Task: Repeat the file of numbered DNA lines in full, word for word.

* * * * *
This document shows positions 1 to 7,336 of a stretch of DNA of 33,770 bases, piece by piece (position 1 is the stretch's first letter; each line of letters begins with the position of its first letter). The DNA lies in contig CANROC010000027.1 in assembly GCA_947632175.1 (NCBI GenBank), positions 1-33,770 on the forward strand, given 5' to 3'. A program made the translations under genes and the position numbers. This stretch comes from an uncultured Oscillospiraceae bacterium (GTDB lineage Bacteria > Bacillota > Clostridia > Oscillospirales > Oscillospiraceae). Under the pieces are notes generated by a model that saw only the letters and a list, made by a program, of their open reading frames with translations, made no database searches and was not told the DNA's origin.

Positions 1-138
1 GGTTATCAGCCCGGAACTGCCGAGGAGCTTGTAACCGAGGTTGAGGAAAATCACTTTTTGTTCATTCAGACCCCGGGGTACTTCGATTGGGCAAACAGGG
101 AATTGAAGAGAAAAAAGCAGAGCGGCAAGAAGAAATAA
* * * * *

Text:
This document shows positions 1 to 7,336 of a stretch of DNA of 33,770 bases, piece by piece (position 1 is the stretch's first letter; each line of letters begins with the position of its first letter). The DNA lies in contig CANROC010000027.1 in assembly GCA_947632175.1 (NCBI GenBank), positions 1-33,770 on the forward strand, given 5' to 3'. A program made the translations under genes and the position numbers. This stretch comes from an uncultured Oscillospiraceae bacterium (GTDB lineage Bacteria > Bacillota > Clostridia > Oscillospirales > Oscillospiraceae). Under the pieces are notes generated by a model that saw only the letters and a list, made by a program, of their open reading frames with translations, made no database searches and was not told the DNA's origin.

Positions 1-138
1 GGTTATCAGCCCGGAACTGCCGAGGAGCTTGTAACCGAGGTTGAGGAAAATCACTTTTTGTTCATTCAGACCCCGGGGTACTTCGATTGGGCAAACAGGG
101 AATTGAAGAGAAAAAAGCAGAGCGGCAAGAAGAAATAA